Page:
It’s all going well.
The children are engaged, and happy at school.
They are involved with their favourite sports after school.
They are enjoying later nights, and earlier mornings due to the sun being up so early and going down so late at night.
They are into their summer foods, and mostly enjoying each others’ company.
But there are still tears.
I am always taken by surprise at first that the tears are still a thing, when it’s summery and everyone’s happy, but then I remember that I was similar as a child.
It’s about the ‘change’.
It’s about the ‘not-knowing’.
It’s about the ‘easy-whatever-goes’ attitude that seems to come along with summer.
I have two children that just don’t cope so well, when the rules, and routines are, not just changed up, but seem to be changing every single day depending on the weather, or the whim.
I have two kids that prefer it this way. They roll with the punches a bit easier. They can see the benefits in doing something different. It excites them, and it motivates them.
I struggle with it too, so I try and ‘organise’ the relaxed stuff in my mind so that I can cope better. It is rare that something truly spontaneous happens when I’m in charge, as I’ve often run through the multiple scenarios that could happen, and have decided to be okay with all of them just in case.
Of course, kids don’t yet know how to do this, and in fact, are rarely in charge of the activities and changes that happen.
I know that there is a common perception that they just need to ‘get used to it’, or that you should do more surprise stuff to get children used to change, after all, change is just life and we can’t have tears every time there is a change in plan…..?
I’ve found that this doesn’t work.
It creates further anxiety, more neediness, and in the long run more and more tears, and then anger from parents.
As frustrating as it might be for you to have tears in your home for no apparently rational reason, it’s easy to fix if you pay attention to your child.
Happy, and secure kids, have experiences where they feel happy and secure. So if your child doesn’t cope well with change, or a lack of steadfast routine, then YOU give it to them as quickly and easily and early as you can.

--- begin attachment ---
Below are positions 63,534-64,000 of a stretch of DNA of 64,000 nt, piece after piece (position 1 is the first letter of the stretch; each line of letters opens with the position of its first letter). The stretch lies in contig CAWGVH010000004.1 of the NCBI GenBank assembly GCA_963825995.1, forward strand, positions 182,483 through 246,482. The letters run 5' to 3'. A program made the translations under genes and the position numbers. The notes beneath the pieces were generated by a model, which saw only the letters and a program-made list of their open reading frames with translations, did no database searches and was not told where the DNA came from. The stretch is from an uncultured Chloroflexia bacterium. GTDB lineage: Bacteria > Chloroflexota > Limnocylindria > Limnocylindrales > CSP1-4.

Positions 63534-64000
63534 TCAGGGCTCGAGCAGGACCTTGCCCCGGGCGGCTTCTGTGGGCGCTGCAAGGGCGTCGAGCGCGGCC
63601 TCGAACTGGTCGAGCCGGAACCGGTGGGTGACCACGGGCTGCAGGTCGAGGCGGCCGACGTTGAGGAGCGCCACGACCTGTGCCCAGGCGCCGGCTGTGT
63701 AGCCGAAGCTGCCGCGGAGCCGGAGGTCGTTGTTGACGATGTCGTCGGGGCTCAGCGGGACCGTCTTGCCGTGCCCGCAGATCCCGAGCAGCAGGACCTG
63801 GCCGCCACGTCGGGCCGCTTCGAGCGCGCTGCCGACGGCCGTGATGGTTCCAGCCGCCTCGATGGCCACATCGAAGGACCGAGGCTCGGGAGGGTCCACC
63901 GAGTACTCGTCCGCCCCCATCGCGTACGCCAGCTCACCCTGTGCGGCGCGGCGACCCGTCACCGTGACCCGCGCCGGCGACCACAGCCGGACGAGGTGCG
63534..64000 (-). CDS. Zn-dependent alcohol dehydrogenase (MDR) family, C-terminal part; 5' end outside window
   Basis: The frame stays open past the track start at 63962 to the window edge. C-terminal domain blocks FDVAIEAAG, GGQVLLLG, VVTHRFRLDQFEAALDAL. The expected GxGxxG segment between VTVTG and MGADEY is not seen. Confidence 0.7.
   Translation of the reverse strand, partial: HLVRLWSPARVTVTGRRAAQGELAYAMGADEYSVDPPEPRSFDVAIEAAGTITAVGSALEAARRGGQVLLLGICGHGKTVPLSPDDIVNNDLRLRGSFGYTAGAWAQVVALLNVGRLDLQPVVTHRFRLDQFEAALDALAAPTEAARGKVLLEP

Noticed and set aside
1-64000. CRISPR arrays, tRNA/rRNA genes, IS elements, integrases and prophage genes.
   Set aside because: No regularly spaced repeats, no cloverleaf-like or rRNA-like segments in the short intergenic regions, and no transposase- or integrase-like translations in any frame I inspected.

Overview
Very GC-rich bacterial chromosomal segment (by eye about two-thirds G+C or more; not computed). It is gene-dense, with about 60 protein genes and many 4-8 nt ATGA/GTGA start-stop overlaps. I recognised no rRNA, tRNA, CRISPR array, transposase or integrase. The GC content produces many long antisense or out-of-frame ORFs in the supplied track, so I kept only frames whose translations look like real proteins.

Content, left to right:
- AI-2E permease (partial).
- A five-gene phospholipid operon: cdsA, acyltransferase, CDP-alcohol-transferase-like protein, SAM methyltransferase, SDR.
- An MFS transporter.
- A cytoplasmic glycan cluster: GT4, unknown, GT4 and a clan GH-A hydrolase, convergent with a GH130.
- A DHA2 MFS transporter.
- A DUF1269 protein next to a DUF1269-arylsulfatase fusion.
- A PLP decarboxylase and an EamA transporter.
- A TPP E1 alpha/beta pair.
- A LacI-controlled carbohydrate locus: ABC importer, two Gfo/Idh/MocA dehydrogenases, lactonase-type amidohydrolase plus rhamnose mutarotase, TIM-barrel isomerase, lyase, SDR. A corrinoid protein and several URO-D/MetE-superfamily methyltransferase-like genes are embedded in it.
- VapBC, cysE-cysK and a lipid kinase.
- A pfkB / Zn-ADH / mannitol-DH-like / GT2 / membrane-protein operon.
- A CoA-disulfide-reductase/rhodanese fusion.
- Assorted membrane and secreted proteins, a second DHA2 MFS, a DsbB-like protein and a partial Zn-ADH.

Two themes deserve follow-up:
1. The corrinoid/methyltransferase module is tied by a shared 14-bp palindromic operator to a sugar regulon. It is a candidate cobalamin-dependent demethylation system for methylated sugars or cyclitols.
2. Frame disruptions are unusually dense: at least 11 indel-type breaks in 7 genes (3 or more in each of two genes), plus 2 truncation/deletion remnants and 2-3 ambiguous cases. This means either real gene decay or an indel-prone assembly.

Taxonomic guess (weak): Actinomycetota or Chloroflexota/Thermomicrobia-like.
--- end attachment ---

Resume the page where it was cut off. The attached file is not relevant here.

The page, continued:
Let them know what they need to know, and then leave them to figure it out.
There are tears, particularly when you are new to this, but as your child learns to trust you, and learns that you will pass on any relevant information as quickly as you become aware of it, then they will start to feel more secure and the tears will ease up.
Tears are almost always a reaction to something else that is going on, and when they turn up suddenly and unexpectedly in my house, then I’m pretty quick to evaluate what is going on for my child, and come to some conclusions, and then solutions to make them feel better.
And yes, there are always things that come up that are unexpected.
But first it is about making your child feel happy, and secure that their need to have ‘control’ and ‘rules’ and ‘structure’ in their world is met, and it is ONLY when you have this in place that you can start teaching and showing them about how to cope with the surprises.
Doing it this way works.
And by the beginning of the summer, you’ll be in a much happier place.
You can ABSOLUTELY be the parent that you want to be, it’s just that sometimes the timing of when you work on stuff with your kids needs to be tweaked.
Stephanie Davis is the leading expert in ‘Parenting by Personality’ and coaches mums on how to raise KICKARSE and SUCCESSFUL children at every stage using personality to find solutions to parenting problems – firstname.lastname@example.org